From hosting America’s Donald Trump, to an excursion to Xi Jinping’s China, and even the recent Sandhurst Summit with our very own Prime Minister, Theresa May, French state-visits have been an enormous success for the dynamic President of the French, Emmanuel Macron. Macron’s diplomatic charm, and so called ‘carrot and the stick’ approach to bilateral summits have not only wooed the international leaders and their counterparts, but have also gained the French favourable agreements. Whether it be serenading Trump on Bastille Day in the heart of Paris, offering a horse of the elite French Republican Guard to Xi Jinping, or loaning the infamous 11th Century Bayeux Tapestry to the UK in 2022, Macron’s seemingly generous style of diplomacy has made some unexpected allies across international boundaries: in return for the generosity, Macron has often received what he wanted.
Taking last week’s UK-French summit as an example, Theresa May’s Government agreed that the UK will issue approximately £45m ensuring the border in Calais is sufficiently protected, and offer three state of the art Chinook helicopters in order to aid French efforts in combating Islamic Terrorism in the Sahel Region. All this seemingly in exchange for the Tapestry depicting the Norman Conquest of England in 1066. Despite appearances, the summit was certainly no stitch-up for the UK, puns aside; with the UK also gaining favourable non-Tapestry related terms, such as assurances that the UK-French border would remain in Calais as opposed to Dover. Yet, the fact that Macron obtained extremely advantageous accords for the French in this summit, and in others, signifies a growing French power that remains evident for all world powers to observe.
At the same time, we see the supposed Grand Empress of Europe, Angela Merkel, scrambling to maintain her Chancellorship, whilst she still struggles to form a German Government with a coalition between her party, the CDU, and the centre-left SDP. Merkel’s woes in comparison to Macron’s woos, is a sign that France could be taking the leadership of European affairs away from its recent incumbent: Germany. Last year’s Presidential Election gave Macron 66% of the vote, combining this with his party, La République En Marche, winning an astonishing 61 seat majority in the Parliamentary elections, Macron is arguably the most politically secure leader in Europe. This vast domestic mandate, pooled with his recent international successes, will undoubtedly see Macron attempt to side-line Merkel, proposing his visions for the future of the Eurozone and EU. Arguably it is already underway, as Macron seemed to take more of the limelight when the two met to discuss Franco-German bilateral cooperation last Friday.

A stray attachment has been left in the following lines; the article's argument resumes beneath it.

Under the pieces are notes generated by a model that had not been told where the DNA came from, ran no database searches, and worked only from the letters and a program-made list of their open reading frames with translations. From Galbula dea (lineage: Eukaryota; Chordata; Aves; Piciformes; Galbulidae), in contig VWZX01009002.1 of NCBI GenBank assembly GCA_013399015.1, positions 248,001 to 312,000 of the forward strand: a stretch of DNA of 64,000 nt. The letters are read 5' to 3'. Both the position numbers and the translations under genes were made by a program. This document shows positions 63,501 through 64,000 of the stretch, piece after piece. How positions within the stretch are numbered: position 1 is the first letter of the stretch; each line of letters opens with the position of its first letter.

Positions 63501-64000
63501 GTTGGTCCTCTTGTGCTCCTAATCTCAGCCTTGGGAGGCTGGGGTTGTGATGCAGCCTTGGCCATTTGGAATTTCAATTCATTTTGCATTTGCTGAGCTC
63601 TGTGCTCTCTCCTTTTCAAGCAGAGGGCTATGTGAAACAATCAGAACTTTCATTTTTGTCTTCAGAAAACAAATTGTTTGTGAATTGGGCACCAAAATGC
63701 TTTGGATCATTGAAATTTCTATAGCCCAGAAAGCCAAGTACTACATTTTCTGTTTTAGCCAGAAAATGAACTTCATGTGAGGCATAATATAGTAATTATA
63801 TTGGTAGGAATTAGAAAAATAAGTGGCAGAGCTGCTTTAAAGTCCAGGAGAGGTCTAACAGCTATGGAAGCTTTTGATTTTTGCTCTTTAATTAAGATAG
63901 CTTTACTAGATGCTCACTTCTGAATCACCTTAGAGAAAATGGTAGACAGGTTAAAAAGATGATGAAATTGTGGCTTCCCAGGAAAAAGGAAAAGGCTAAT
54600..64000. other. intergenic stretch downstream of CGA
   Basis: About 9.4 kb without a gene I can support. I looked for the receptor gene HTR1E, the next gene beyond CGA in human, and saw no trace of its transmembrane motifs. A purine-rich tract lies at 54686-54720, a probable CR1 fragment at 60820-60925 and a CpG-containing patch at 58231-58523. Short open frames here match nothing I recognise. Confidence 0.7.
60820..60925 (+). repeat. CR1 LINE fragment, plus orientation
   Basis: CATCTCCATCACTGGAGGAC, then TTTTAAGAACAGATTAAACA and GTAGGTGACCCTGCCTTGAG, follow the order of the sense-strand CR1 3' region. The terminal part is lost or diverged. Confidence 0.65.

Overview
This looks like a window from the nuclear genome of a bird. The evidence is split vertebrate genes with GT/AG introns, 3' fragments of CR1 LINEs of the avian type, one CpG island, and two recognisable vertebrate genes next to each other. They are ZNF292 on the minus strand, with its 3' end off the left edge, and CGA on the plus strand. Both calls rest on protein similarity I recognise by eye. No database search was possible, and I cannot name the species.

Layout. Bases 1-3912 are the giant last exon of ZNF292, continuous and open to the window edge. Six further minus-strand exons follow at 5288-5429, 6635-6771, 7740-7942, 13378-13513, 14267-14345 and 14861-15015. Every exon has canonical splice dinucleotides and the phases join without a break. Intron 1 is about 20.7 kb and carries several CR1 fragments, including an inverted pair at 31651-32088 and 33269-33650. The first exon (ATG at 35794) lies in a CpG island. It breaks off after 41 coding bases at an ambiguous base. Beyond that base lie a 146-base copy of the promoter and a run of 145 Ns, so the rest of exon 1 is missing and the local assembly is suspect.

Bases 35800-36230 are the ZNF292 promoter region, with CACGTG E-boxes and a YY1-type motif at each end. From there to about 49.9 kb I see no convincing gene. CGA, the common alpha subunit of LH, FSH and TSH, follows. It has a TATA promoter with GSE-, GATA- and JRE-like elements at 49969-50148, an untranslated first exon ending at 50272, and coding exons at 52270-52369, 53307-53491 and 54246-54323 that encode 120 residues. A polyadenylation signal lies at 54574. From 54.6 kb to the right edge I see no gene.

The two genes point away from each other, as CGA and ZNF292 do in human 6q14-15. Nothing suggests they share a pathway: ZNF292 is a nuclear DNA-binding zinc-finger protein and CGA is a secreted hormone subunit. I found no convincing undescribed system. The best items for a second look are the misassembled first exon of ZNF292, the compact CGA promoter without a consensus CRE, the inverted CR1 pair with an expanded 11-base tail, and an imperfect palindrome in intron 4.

Yet, why does Macron’s ascent matter for the UK? You might possibly infer that as the French President is so strong a supporter of European integration, a robust Macron would use French power to undermine the Brexit process. Yet Macron’s continued rise to prominence within European politics has caused small cracks to appear within the previously unblemished Franco-German stance on Europe; fragmentations which could become larger in due course if Germany feels threatened by French competition in controlling European direction. In this way, a divided EU might see member states pushing their own agendas through, allowing the UK to obtain the most beneficial Brexit deal in their favour.
Additionally, Macron understands the importance of the UK as a close trade, military, and security partner, demonstrated by his tone and commitments during last week’s summit. It seems that Macron wants France to become the bridge between the UK and the EU, in a similar way that May desired to become the link between Trump’s USA and the EU. If France grasps that role it is likely that the Brexit process will become smoother, as France especially understands that agreements on trade and security with the UK are extremely necessary to maintain post 2019. In this way, the upsurge of Macron might well be great news for the UK.